Contingency Plan. Before actual delays occur, Era Aviation uses a comprehensive plan designed to forecast and adjust to operational challenges as they develop throughout the day. When lengthy tarmac delays are expected, Era Aviation prefers to postpone the passenger boarding process for the affected departing flight; thereby keeping the passengers comfortably in the terminal facility for as long as possible. When any flight is delayed on the tarmac for more than two hours (for domestic and international flights), the terms of this Contingency Plan will apply to meet the essential needs of our customers.
For all flights using aircraft with 30 or more passenger seats, Era will provide the following while the aircraft remains on the tarmac:
- a comfortable onboard cabin temperature
- operable restroom facilities
- adequate medical attention, if needed
For all flights, Era will provide passengers with the delayed flight notification regarding the status of the delay, not less than every 30 minutes while the aircraft is delayed, including the reasons for the tarmac delay, if any are known. The delayed flight notifications shall begin within 30 minutes after scheduled departure time (including any revised departure time that passengers were notified about before boarding) and continue within at least every 30 minutes thereafter that the passengers have the opportunity to deplane from the aircraft if it is parked at the gate/ramp area or another dedicated disembarkation area with the door open, provided the opportunity to deplane actually exists.
The following exceptions shall apply to Era’s own two-hour hard-time maximum tarmac delay for all domestic and international flights:
- The pilot-in-command determines there is a safety-related or security-related reason (e.g. weather, a directive from an appropriate government agency) why the aircraft cannot leave its position on the tarmac to deplane passengers; or
- Air traffic control (ATC) advises the flight’s pilot-in-command that returning to the gate or another disembarkation point elsewhere on the airport, in order to deplane passengers, would significantly disrupt airport operations.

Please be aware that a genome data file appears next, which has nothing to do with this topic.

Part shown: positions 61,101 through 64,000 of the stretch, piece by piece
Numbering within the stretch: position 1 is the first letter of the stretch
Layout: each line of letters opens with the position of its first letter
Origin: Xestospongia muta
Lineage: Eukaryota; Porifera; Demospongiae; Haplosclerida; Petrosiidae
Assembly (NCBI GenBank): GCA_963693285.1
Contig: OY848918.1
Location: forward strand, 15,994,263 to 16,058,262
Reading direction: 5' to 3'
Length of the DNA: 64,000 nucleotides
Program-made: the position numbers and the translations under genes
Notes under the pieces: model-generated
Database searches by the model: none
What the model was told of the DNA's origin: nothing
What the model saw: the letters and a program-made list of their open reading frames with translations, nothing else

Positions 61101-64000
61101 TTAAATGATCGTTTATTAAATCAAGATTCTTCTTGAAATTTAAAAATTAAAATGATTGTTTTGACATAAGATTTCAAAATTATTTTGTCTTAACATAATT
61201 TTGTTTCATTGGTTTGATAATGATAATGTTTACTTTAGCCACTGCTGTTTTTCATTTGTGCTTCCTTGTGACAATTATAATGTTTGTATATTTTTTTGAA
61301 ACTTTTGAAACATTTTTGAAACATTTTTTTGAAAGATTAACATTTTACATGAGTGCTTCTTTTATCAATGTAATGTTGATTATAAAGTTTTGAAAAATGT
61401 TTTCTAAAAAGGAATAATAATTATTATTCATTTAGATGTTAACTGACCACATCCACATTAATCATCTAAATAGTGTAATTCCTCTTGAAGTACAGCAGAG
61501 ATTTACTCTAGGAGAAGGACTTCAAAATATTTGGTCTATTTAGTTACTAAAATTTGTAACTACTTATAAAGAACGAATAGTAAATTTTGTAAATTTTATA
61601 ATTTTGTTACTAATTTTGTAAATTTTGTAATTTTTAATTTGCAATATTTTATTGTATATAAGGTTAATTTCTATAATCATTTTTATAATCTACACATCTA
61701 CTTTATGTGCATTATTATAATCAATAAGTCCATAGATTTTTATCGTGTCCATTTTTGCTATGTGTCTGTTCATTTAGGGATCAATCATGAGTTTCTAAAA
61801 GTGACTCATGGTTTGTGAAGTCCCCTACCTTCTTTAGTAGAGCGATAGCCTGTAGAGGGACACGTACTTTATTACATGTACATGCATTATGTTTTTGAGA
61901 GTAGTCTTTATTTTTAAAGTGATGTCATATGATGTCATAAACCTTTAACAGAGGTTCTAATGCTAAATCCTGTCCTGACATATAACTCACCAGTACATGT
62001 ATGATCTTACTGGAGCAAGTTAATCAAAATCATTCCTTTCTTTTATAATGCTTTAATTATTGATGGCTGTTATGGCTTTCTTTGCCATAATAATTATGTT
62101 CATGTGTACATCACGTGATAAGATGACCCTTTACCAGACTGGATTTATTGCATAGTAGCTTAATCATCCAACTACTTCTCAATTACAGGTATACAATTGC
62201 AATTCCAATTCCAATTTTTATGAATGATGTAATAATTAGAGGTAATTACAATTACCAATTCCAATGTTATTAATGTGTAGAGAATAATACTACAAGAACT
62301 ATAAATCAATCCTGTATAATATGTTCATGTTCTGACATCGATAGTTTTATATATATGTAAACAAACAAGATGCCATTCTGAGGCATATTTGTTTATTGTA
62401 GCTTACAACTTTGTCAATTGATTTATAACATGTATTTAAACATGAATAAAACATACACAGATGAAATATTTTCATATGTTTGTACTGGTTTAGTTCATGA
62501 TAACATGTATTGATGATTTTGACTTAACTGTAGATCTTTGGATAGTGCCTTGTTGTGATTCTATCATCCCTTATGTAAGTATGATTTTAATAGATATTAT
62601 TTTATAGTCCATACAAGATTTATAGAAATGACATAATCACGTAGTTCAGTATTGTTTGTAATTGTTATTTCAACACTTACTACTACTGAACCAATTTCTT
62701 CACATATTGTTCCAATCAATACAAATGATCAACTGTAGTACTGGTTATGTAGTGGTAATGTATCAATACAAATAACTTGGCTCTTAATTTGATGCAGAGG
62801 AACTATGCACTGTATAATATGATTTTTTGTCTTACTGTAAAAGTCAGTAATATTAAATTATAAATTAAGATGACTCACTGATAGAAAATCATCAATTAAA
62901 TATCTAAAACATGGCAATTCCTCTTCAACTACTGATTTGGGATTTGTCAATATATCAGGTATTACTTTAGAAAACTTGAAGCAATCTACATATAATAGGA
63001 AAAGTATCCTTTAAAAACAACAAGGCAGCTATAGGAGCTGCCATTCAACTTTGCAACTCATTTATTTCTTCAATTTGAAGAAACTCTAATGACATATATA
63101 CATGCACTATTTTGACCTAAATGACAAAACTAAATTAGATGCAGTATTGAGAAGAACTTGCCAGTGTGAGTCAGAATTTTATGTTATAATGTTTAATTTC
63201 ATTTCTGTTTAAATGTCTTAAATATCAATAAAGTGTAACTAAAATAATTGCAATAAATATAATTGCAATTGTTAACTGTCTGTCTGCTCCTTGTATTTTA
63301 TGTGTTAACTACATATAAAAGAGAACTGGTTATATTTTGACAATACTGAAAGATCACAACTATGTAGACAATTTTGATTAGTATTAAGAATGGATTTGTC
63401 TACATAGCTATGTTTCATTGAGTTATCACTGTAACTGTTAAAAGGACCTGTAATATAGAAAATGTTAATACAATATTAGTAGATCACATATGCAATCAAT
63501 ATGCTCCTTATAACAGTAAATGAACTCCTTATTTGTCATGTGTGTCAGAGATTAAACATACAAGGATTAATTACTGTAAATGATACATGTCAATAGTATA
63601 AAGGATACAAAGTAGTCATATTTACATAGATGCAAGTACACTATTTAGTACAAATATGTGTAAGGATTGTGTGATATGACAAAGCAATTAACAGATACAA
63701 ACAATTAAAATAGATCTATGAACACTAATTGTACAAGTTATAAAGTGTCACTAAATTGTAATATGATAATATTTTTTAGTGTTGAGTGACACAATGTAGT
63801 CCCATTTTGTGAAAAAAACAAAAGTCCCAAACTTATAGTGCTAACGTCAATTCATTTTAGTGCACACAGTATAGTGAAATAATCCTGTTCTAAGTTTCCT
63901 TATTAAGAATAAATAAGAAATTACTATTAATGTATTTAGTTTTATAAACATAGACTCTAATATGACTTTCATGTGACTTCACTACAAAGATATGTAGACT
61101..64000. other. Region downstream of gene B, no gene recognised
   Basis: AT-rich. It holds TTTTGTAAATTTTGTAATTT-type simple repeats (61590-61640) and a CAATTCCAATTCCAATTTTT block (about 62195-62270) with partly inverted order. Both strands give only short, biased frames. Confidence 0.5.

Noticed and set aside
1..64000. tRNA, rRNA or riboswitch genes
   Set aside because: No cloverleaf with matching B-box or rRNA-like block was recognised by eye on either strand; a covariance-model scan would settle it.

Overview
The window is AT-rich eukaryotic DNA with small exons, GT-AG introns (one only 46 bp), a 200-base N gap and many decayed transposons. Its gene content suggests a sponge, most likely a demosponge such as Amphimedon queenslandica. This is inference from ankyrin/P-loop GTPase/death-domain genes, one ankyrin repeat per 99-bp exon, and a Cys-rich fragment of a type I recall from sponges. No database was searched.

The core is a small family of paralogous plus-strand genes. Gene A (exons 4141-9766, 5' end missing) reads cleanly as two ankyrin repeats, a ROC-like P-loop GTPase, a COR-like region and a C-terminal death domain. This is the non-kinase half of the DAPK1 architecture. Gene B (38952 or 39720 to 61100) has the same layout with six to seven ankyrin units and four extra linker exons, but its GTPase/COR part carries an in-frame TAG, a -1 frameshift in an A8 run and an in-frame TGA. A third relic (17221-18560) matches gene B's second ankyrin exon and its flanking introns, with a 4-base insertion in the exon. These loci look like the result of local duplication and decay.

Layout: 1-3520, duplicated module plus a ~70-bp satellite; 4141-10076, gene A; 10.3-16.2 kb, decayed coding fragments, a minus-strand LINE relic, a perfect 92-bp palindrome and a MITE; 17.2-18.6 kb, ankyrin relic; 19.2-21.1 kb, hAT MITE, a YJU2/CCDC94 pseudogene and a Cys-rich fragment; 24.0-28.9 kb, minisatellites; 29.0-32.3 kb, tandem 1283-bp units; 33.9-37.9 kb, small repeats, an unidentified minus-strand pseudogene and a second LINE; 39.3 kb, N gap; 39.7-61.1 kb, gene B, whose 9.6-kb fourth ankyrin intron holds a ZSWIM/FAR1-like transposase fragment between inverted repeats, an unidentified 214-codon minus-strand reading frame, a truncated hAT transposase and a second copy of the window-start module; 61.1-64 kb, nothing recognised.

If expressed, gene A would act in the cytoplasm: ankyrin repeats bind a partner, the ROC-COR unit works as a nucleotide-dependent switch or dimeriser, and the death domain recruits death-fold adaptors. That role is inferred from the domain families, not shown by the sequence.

Where flights may suffer a tarmac delay beyond two hours, outside the control and prudent actions of Era Aviation, Era will provide adequate food such as cookies, snack foods or granola bars, and non-alcoholic beverages no later than two hours after the aircraft leaves the gate/ramp (in the case of departure) or touches down (in the case of arrival) if the aircraft remains on the tarmac, unless the flight’s PIC determines that safety or security considerations preclude such service.
Responsibility. Era Aviation’s Plan builds upon existing standard operating procedures already in place to handle extended delays and diversions. Era’s Director of Stations will work with the affected airport and Operations’ personnel to implement the Plan which may include the participation of local airport authorities and other carriers. The Director of Stations is responsible for the management and quality of the plan. Each Era Aviation Station Manager (or the contracted equivalent) will enforce the Plan at the station level. The flight’s PIC will carry-out the Plan when his/her flight is affected and is authorized to implement any aspect of the Plan to ensure its compliance, including when a local Station Manager is absent.
At all US airports with 10,000 or more total annual enplanements (including diversion airports), Era shall coordinate its Plan with the following parties, as applicable for the specific operation”
(a) local airport authorities,
(b) the Transportation Security Administration (TSA), and
(c) if the airport is regularly used for international flights operated by Era, U.S. Customs and Border Protection (CBP).
This coordination includes the ability to share facilities and make aircraft parking spots available at the airport in an emergency.
Commitment of Resources. Era Aviation has committed, and will continually commit, sufficient resources to implement all conditions of its Plan.